Thursday, August 23, 2007

Girls Should...Exercise 1

I'm posting from Freeland, WA, on Whidbey Island. Last family vacation of the summer. As a bonus, I am staying an extra day...alone. To write and read and walk on the beach. The beach condo on Mutiny Bay that I've rented from a friend has no Internet service, which is a lovely blessing.Thanks to the Island County library system, I am able to reach you.

Here is the first of the exercises from the book, Getting Unstuck Without Coming Unglued by Susan O'Doherty. She asks me to draw a picture of the person who was my primary caregiver when I was a child, with a dialogue bubble starting with the words, "Girls should..." At first I had an image of my mother, but then I had an image of my husband! Instead of freaking out, I went with both. Here is what I wrote:

My primary caregiver then...

[drawing of my haggard mom with a cigarette hanging out of her mouth, a frazzled perm, and a dialogue bubble]

"Girls should be pretty and well groomed. You want to be able to attract a man. It's important to be sexy. Iron your clothes, make sure your hair's clean, and use proper English."

Both of my mom's parents had come from homes with no stability or safety. Together, they raised a family that tended to be one paycheck away from broke, but strived to be clean and respectable. It was a point of pride to have a spic and span house, to owe no favors or debts. They were quite strict about boundaries and limits, even when it came what one was allowed to ask for in life. Especially then. About being so strict, my grandma told me, "My mother didn't know what all I did when I was girl. I rode the street cars all over Oakland and San Francisco when I was ten, twelve years old. When I had children [at 16], I wanted them to know that someone gave a damn about them."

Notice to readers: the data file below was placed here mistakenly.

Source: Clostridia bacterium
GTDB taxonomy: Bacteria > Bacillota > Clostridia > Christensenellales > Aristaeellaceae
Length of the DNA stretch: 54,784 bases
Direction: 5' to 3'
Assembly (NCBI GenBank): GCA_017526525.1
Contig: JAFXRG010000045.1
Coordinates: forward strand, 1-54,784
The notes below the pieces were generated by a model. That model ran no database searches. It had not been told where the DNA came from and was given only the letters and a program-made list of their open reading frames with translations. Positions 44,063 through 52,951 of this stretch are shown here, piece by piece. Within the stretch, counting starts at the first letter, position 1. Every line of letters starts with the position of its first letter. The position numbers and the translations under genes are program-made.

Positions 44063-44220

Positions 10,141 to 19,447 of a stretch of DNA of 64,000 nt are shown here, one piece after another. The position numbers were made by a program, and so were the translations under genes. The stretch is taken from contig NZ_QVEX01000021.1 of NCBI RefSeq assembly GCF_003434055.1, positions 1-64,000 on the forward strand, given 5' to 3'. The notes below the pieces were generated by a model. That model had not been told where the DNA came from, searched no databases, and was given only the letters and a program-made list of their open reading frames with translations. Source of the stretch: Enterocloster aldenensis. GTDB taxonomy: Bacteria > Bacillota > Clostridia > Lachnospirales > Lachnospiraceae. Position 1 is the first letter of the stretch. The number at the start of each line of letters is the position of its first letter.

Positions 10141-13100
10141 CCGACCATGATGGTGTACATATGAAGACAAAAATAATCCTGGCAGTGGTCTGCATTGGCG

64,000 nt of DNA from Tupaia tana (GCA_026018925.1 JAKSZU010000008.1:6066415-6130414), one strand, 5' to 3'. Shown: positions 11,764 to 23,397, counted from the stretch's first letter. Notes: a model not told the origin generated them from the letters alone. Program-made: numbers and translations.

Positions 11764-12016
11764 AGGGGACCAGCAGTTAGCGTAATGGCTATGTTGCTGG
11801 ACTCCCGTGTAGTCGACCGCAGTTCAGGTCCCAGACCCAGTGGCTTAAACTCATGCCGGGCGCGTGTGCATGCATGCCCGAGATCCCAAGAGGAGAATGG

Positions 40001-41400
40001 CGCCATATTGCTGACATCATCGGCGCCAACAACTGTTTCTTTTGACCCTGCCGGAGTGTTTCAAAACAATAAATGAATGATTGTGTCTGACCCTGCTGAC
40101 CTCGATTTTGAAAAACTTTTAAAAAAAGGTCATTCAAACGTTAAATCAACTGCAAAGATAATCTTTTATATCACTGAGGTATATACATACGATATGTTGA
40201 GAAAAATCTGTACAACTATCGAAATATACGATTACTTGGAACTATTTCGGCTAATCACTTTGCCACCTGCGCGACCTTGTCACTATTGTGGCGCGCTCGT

My primary caregiver now...

[drawing of my husband with a mild expression and dialogue bubble]

"Girls should enjoy being wives and mothers."

His mother was quite stoic and I don't believe he had any idea how unhappy she was. They don't complain in his family. When I'm with them in Boston I pick up on their sense of duty and repressed conflict. It's one of the things I actually found refreshing when I met them.

In the interest of fair representation, I must point out that my husband is supportive and wonderful. But we had to work to get to a place where it was okay for me to blow off steam about the kids or struggle openly with postpartum life. I don't think he witnessed this kind of thing as a kid.


Susan O'Doherty said...

Susie, I think it's great that you're posting these, and that you had the courage to go with an unconventional response.

susie said...

Glad you think so! This is like getting an A+ from the teacher.